NHL playoffs: Are the New York Islanders this year’s LA Kings?

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Here’s the hit: The question is: was it a boarding penalty? Arguably, it looks very much shoulder-to-shoulder, but once again, it falls into an ambiguous zone where, as much as it might have been a clean hit, it borders on the kind of thing the league is looking to eliminate. And so, here we are. This early exit for the Canucks was (again) a big surprise. Is it already time for a complete rebuild in Vancouver? Was giving up Tuukka Rask the dumbest things the Leafs did? First off: I’ve probably missed some pretty goals so far in the playoffs, but I’d wager James van Riemsdyk’s sleek little back-hand past Tuukka Rask Saturday night in Boston was one of the best. Arguably, he was a bit fortunate at the very end to get the bounce off Rask’s skate, but all the same, that takes nothing away from those hands. Second, let’s take nothing away from Rask, who has so far been stellar in this series, backstopping the Bruins to a commanding 5-2 win on Monday night to ruin Toronto’s playoff homecoming and take a 2-1 series lead. As the Hockey News points out , of all the trades Brian Burke made when he was the Leafs’ general manager, it might turn out that letting go of Rask was the worst. “People never tire of giving the Leafs and former GM Brian Burke grief over the Phil Kessel trade that delivered Tyler Seguin and Dougie Hamilton to the Bruins. But in the short-term, the organization’s decision to go with Pogge over Rask might even be a worse one. source: http://www.guardian.co.uk/sport/2013/may/08/islanders-penguins-nhl-playoffs-la-kings

NHL Playoffs 2013: Why the Montreal Canadiens Are Still in Big Trouble


Not to mention, they were missing not only Lars Eller, who was out after that vicious hit from Eric Gryba, but Max Pacioretty and Brian Gionta as well. The fact that they were able to tame Ottawa’s attack for just about the entire game, while sending a message with physical play, is an encouraging sign for the Bleu, Blanc et Rouge. Montreal, however, isn’t out of the woods just yet. Keep in mind, despite that clutch victory in Game 2 at the Bell Centre, Montreal has still relinquished home-ice advantage to the Sens. That is fairly significant. Home-ice advantage is key in hockey (as it is in most sports), and the Habs should still be aware that they now must win at least one game away from home in order to advance to the second round. While they may have the momentum for now, Ottawa emerges from the first two games the clear winner, having done their job as an underdog by winning one game away from home. Doing so at the raucous and hostile Bell Centre only makes that feat even more impressive. What’s worse for Montreal, it hasn’t just surrendered home-ice advantage to any random team. The Ottawa Senators were incredible at Scotiabank Place this season, posting a record of 15-6-3. source: http://bleacherreport.com/articles/1628773-nhl-playoffs-2013-why-the-montreal-canadiens-are-still-in-big-trouble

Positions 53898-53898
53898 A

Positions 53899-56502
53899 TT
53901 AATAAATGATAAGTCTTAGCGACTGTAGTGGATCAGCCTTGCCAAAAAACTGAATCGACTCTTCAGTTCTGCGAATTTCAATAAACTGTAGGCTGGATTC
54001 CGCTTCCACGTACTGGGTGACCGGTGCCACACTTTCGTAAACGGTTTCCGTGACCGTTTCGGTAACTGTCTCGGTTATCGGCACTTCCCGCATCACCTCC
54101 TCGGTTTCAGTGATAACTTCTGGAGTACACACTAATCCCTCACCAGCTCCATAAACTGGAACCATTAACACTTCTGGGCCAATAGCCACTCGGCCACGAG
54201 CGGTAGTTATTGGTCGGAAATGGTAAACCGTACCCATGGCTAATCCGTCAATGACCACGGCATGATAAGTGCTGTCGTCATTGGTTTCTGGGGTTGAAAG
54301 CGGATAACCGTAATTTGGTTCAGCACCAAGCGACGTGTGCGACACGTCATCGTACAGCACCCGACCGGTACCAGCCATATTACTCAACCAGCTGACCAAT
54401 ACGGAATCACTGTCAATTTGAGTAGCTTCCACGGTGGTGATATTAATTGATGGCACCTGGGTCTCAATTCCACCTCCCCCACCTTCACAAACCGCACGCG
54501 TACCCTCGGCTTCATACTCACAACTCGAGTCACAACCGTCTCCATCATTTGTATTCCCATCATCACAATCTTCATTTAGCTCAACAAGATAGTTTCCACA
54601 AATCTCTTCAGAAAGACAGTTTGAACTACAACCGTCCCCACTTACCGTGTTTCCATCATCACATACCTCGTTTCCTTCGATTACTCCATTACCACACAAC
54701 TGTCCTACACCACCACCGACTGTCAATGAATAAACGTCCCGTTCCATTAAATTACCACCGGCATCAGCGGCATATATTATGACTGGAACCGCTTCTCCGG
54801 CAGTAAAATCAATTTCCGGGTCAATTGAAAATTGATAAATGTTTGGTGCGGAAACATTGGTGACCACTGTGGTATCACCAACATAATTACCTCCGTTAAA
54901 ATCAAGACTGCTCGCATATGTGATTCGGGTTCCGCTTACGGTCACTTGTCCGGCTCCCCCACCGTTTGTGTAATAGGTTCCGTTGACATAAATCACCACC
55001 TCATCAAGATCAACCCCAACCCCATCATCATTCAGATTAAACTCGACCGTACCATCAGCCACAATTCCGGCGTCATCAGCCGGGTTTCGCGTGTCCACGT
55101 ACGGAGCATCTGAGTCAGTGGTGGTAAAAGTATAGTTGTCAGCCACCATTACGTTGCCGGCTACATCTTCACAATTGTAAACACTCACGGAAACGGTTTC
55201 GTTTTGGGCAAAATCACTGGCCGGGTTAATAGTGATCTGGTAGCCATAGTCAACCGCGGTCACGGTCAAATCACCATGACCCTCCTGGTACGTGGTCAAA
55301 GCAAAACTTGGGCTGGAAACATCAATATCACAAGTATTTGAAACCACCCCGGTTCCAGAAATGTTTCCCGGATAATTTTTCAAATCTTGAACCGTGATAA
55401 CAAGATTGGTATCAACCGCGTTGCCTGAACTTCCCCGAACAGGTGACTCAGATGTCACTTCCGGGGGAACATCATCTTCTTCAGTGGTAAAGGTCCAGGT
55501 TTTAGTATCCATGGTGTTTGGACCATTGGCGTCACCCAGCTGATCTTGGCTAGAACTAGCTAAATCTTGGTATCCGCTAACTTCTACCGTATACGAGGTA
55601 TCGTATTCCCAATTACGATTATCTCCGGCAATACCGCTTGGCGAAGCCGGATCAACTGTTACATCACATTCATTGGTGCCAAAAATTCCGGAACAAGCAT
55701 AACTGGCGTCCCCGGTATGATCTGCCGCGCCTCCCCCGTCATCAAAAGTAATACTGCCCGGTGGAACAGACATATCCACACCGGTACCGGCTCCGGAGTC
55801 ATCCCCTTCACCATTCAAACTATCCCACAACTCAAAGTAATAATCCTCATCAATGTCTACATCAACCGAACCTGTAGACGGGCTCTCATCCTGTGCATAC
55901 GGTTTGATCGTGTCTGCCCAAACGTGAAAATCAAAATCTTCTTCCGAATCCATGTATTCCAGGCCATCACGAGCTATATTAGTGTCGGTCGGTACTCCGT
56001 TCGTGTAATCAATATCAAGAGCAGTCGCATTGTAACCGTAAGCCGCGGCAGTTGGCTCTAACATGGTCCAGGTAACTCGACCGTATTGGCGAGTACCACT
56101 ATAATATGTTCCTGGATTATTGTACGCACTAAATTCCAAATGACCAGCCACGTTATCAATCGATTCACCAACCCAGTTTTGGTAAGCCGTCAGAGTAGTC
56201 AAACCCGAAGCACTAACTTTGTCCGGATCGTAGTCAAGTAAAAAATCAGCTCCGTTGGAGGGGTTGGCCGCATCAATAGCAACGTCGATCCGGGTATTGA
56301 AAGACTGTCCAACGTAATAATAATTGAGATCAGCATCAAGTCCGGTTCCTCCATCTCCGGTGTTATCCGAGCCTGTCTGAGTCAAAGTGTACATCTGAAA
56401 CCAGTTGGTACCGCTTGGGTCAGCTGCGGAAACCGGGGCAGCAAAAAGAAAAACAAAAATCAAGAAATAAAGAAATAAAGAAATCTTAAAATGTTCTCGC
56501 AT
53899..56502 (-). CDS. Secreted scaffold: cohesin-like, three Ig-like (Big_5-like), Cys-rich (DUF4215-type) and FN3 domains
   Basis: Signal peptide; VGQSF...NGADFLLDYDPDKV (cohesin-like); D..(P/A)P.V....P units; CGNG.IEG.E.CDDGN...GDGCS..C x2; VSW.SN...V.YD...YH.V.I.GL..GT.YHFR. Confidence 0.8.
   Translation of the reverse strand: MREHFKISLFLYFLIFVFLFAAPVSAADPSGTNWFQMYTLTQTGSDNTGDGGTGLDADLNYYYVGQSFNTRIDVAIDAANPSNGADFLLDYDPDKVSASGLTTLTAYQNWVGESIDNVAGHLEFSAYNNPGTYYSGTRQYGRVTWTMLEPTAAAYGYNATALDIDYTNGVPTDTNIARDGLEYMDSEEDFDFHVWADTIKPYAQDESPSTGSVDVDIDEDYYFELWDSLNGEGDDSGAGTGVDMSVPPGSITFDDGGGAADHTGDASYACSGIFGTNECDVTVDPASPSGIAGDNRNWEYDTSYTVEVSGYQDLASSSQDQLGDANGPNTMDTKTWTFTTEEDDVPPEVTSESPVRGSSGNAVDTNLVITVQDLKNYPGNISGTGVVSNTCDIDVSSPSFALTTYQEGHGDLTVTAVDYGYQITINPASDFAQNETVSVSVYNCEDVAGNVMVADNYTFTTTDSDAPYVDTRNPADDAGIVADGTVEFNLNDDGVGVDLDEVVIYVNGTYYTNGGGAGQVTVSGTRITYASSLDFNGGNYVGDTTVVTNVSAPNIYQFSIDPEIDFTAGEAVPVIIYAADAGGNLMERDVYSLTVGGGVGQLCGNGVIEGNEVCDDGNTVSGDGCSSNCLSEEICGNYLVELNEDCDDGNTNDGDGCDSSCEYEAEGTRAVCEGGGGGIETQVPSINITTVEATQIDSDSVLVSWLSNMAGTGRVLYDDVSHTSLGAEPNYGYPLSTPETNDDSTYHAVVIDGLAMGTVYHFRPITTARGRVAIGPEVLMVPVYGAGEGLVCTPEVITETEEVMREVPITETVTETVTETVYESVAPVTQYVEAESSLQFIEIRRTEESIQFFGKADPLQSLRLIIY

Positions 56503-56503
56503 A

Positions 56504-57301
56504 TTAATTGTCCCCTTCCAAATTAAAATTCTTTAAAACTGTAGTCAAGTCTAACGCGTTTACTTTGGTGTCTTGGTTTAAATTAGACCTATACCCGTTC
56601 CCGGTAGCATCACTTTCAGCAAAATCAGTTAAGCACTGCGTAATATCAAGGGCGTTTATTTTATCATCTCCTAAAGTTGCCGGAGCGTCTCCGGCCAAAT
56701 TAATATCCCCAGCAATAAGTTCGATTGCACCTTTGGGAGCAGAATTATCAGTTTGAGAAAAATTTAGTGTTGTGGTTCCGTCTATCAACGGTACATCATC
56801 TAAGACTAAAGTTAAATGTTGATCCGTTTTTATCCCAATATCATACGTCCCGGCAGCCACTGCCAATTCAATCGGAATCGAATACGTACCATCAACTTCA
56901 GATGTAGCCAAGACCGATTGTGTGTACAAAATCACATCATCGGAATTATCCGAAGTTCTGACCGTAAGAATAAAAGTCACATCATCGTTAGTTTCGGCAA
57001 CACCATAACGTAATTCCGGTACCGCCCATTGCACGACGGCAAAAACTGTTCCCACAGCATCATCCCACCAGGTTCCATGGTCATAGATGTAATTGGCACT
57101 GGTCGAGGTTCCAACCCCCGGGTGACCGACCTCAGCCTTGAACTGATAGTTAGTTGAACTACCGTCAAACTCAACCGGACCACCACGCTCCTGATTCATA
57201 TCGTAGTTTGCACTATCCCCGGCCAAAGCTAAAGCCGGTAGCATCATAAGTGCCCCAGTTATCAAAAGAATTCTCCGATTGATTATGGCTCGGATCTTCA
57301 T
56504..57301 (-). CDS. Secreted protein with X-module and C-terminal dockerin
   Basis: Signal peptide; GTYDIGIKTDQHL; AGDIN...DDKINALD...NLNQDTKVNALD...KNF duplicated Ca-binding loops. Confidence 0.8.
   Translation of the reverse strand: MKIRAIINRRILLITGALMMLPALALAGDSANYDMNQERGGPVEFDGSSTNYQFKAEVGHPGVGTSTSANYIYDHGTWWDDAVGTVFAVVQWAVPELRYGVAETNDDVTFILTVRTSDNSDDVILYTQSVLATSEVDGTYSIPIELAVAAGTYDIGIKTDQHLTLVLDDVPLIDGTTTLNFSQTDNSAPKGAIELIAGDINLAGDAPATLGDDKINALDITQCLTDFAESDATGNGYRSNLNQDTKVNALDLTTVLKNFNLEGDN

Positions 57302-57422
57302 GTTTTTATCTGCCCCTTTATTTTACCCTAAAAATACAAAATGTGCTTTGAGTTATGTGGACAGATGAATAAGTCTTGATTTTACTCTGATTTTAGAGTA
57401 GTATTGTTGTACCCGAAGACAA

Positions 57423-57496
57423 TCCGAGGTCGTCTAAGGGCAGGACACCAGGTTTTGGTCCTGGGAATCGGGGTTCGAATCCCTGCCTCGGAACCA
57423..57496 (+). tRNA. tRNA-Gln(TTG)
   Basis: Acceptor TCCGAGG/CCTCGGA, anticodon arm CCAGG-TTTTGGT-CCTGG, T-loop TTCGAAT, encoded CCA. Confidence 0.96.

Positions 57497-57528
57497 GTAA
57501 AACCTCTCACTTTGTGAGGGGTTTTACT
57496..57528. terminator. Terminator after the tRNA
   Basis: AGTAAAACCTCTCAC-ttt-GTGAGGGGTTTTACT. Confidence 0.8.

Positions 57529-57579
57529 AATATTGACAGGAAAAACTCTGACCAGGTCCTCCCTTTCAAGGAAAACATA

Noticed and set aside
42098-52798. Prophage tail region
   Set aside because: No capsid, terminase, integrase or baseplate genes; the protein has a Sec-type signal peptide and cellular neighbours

Canadiens’ P.K. Subban up for Norris trophy

Subban, nominated for the Norris Trophy, topped NHL defencemen in scoring with 38 points (11 goals, 27 assists) in 42 games this season. Photograph by: Sean Kilpatrick , The Canadian Press NEW YORK — Montreal Canadiens blue-liner P.K. Subban has been named a finalist for the James Norris Memorial Trophy, given annually to the top defenceman in the NHL. Kris Letang of the Pittsburgh Penguins and Ryan Suter of the Minnesota Wild were also named finalists Tuesday. Each is a Norris Trophy finalist for the first time. Subban topped NHL defencemen in scoring with 38 points (11 goals, 27 assists) in 42 games this season. The 23-year-old Toronto native also led all blue-liners in power-play scoring with 26 points (7-19) and ranked second on the Canadiens in points, plus-minus (plus-12) and average ice time per game (23:14). Letang finished second in the scoring race among NHL defencemen despite missing more than a quarter of the season. The 26-year-old Montreal native had 38 points (5-33) in 35 games and was the only NHL blueliner to score at a point-per-game rate. Suter, a 28-year-old native of Madison, Wis., led all NHL players in average ice time per game (27:16). source: http://www.calgaryherald.com/sports/hockey/montreal-canadiens/Canadiens+Subban+Norris+trophy/8348720/story.html


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